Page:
Kentucky’s Republican-controlled Senate passes three Democratic bills

Kentucky Lantern

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FRANKFORT — Three Democratic-sponsored bills passed out of Kentucky’s Republican-controlled Senate Friday morning. 

Two of the bills, Senate Bills 48 and 14, received unanimous approval and the third, Senate Bill 45, gained 32 votes from Republicans and Democrats, with three GOP senators voting no. With 23 days left for lawmakers to meet, these were the first bills primarily sponsored by Democrats to move out of the Senate this session. 

Because Republicans hold a supermajority in Kentucky’s legislature, it is much more likely for GOP legislation to get committee hearings and floor votes. 

Sen. Jared Carpenter, R-Berea, said he appreciated the bipartisanship in the chamber while casting a vote in favor of Senate Bill 48. The legislation, sponsored by Democratic Whip David Yates, of Louisville, would allow multiple offenses of theft committed within a year to be treated as a single offense. The timeline now is within 90 days. 

“I thought we were here on Good Friday for a second because of all this peace and love we’re having this morning,” Carpenter said. “I see that we’ve had three bills brought from our friends from the other side, so this is a great opportunity to do bipartisan work this morning.” 

Yates was also the primary sponsor of Senate Bill 45, which would establish the Kentucky Ashanti Alert System to share public alerts about missing adults. Senate Bill 14, sponsored by Democratic Caucus Chair Reggie Thomas, of Lexington, adds a licensed nail technician representative and another citizen at-large member to the Kentucky Board of Cosmetology, and removes barriers for nail technician applicants, such as allowing written theory tests to be in an applicants’ first or second fluent languages.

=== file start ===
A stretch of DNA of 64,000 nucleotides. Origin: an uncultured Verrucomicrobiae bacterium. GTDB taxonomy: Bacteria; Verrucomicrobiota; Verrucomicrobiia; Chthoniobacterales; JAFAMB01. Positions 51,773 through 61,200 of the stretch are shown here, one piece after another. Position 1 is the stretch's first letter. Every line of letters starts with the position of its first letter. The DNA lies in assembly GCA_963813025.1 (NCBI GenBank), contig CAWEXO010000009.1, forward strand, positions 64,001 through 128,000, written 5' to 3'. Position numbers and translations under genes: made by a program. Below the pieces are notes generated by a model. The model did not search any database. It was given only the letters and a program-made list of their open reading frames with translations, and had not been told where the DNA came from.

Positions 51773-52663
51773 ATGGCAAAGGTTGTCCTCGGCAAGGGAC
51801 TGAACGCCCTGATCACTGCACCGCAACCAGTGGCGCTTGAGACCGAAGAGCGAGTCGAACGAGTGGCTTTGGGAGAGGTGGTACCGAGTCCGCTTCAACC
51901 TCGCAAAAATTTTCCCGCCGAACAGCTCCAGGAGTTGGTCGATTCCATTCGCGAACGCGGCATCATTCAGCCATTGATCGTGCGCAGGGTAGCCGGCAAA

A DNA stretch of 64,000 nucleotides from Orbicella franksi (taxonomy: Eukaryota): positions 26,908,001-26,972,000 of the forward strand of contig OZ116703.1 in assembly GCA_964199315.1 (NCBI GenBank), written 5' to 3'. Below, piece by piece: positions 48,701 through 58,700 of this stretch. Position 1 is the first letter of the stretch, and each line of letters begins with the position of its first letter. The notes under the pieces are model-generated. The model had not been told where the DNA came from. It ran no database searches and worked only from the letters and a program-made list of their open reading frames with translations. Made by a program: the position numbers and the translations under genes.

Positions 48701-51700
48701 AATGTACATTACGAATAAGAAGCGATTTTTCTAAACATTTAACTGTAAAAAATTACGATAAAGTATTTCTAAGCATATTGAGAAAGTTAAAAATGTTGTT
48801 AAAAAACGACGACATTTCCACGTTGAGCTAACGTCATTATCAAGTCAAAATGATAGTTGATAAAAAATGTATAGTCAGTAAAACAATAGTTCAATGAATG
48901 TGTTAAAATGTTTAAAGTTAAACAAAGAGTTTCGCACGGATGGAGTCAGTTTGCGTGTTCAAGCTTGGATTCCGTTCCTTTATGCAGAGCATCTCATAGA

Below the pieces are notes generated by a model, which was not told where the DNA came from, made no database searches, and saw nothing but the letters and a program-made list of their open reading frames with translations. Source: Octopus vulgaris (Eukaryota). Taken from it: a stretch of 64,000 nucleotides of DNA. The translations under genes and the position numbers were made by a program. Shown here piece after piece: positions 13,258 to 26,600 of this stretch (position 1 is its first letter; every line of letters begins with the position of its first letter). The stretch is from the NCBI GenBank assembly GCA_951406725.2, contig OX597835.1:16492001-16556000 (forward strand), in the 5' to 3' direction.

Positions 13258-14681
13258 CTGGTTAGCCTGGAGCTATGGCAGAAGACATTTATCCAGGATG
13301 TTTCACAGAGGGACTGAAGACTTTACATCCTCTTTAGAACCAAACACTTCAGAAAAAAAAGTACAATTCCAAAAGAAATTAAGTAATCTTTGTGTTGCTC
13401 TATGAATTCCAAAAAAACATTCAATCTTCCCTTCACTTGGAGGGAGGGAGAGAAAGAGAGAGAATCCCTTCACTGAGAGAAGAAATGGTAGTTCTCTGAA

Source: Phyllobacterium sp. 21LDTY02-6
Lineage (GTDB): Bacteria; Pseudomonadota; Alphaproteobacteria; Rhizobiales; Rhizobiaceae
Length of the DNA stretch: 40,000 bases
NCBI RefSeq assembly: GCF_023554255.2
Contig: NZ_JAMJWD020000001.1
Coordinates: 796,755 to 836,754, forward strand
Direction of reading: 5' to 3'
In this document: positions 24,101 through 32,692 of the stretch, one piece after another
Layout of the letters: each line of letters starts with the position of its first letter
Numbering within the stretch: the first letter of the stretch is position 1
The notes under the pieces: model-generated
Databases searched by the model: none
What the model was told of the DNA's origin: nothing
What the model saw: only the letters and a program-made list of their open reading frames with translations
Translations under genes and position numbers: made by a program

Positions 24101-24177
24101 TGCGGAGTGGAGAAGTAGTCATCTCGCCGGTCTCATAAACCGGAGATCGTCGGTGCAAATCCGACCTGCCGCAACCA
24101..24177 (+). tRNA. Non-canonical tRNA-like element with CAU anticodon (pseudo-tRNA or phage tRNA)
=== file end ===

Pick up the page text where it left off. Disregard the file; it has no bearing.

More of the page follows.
The Senate also unanimously approved another bill that Thomas had supported, though Republican Sen. Amanda Mays Bledose is the primary sponsor of Senate Bill 131. The two Lexington senators previously told the Senate State and Local Government Committee their bill was needed to prevent the use of “deep fakes” or deceptive artificial intelligence to influence Kentucky elections. It allows political candidates appearing in manipulated digital media to bring legal action against the sponsor of the media. 

Republicans gained control of the Senate in 2000. Now, the GOP holds a strong majority with 31 seats. Seven Democrats are in the chamber. 

Over in the House, representatives passed a Democratic-sponsored bill, House Bill 299, earlier this session. The bill would direct the Secretary of State to create a grant database as a repository for all state grants. It has not received a Senate committee assignment yet. Republicans took control of the House in 2016.

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